There has been insufficient understanding of the lag effects in implementing the law and of the consistency of how it would be applied. Were anyone still to find these misleading calculations to be of any value in these comparisons, then they would want to take account of the different amounts of activity covered by the two five-year periods. There was a slow start from June 2010 to September 2011 for generating first strike cases, which would have been responsible for nearly half of the reduction in second strikes.
Crime generally has been falling since the 1990s, and for violent crime there was a peak around 2008/2009 and then a decline in cases taken to Court. This general fall in offending can be seen in most outcome measures including convictions. Sexual assault offending is stable and violence offences have declined since 2009. Changes to the Bail and Parole laws were poorly estimated several years ago when these laws were introduced into Parliament, and these forecasting errors demonstrate the perverse and unreliable nature of forecasting in the Justice sector. Currently, overall prison numbers have risen simply because more people who would have been on bail are now in remand and not serving a sentence, and parole is no longer granted to the same extent.
Yet again, as occurs across our Justice system, application of a new law will be targeting Māori and Pacific offenders disproportionately rather than those committing the worst offences. Little has changed since the 1970s when one in 14 Māori boys of each birth cohort were taken into institutions by the state alongside one in 100 Pākehā boys. We furthered this experience by a massive shift during the following decade in the incarceration of young Māori men for property offences over a period when violent offending was both low and falling. Deliberation now on offending needs to be founded on knowledge rather than ignorance of our recent history in criminal justice.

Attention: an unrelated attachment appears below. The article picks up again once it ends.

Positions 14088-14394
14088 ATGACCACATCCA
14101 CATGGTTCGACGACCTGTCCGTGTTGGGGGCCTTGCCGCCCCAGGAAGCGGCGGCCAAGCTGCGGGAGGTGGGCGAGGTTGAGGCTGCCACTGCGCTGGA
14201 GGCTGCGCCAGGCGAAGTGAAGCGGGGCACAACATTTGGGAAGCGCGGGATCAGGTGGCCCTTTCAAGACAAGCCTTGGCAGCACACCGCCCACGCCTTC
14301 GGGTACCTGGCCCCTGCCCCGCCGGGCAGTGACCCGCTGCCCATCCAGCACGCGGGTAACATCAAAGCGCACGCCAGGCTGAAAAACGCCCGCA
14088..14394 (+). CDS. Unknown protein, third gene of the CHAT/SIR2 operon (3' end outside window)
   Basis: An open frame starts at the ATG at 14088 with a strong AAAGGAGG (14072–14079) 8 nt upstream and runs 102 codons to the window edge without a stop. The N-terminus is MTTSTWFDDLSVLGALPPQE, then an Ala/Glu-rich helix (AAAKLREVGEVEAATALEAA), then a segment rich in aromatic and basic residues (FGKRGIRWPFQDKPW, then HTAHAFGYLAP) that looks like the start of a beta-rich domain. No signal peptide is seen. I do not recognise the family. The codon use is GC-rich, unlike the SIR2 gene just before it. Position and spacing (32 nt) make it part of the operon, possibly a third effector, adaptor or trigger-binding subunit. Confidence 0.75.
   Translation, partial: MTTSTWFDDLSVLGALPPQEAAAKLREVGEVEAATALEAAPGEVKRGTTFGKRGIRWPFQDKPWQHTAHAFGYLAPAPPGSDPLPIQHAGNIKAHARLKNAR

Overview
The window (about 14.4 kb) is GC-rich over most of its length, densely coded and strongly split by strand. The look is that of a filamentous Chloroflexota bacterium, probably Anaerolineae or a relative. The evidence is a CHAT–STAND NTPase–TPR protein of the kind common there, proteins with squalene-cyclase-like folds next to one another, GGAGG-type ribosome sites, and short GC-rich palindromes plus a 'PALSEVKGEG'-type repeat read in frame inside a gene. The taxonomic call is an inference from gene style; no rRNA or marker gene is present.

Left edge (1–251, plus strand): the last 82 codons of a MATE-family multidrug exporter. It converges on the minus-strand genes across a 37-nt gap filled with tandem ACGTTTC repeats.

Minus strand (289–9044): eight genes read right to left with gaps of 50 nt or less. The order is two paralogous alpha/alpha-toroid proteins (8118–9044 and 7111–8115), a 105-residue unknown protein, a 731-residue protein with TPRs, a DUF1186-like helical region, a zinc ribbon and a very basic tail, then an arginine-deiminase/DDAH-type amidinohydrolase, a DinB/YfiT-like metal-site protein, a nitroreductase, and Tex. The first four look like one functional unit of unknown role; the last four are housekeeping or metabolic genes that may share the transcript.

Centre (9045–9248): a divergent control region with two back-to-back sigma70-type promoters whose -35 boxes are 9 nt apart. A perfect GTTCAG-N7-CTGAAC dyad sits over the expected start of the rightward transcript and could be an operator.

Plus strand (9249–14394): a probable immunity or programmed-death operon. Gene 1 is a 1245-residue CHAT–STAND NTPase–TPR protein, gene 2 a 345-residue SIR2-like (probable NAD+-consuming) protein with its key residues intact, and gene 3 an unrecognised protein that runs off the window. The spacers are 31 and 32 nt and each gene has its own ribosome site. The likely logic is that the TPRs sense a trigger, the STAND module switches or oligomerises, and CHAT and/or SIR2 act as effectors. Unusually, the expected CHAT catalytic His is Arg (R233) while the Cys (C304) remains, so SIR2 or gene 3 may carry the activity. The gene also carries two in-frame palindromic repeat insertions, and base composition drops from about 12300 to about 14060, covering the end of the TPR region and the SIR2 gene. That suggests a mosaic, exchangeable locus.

While the arguments for the law link it to the need for proper redress for victims, we simply do not know whether there is a connection. The existence of the three strikes law may delude our Parliamentarians into believing that providing redress for victims is this manner best reflects their interests. For this we have no evidence.
 4406 (2017). Jacinda Ardern to the Minister of Justice (18 May 2017): What is the rate of recidivism, if any, of people convicted under the three strikes law? Hon Amy Adams (Minister of Justice) replied: I am advised that the Ministry does not delineate recidivism rates relating to people convicted of an eligible offence under the Sentencing and Parole Reform Act 2010.
 Three Strikes – Five Years On Inaugural Greg King Memorial Lecture, Victoria University of Wellington Faculty of Law, 30 September 2015. Dr Warren Brookbanks LLD
 Habitual criminal legislation in New Zealand: Three years of three-strikes James C Oleson Department of Sociology, The University of Auckland, New Zealand Australian & New Zealand Journal of Criminology 2015, Vol. 48(2) 277–292
 How many Offend? A A Donnell and R J Lovell Department of Social Welfare 1982
 Trends in imprisonment Justice Statistics 1990 Department of Statistics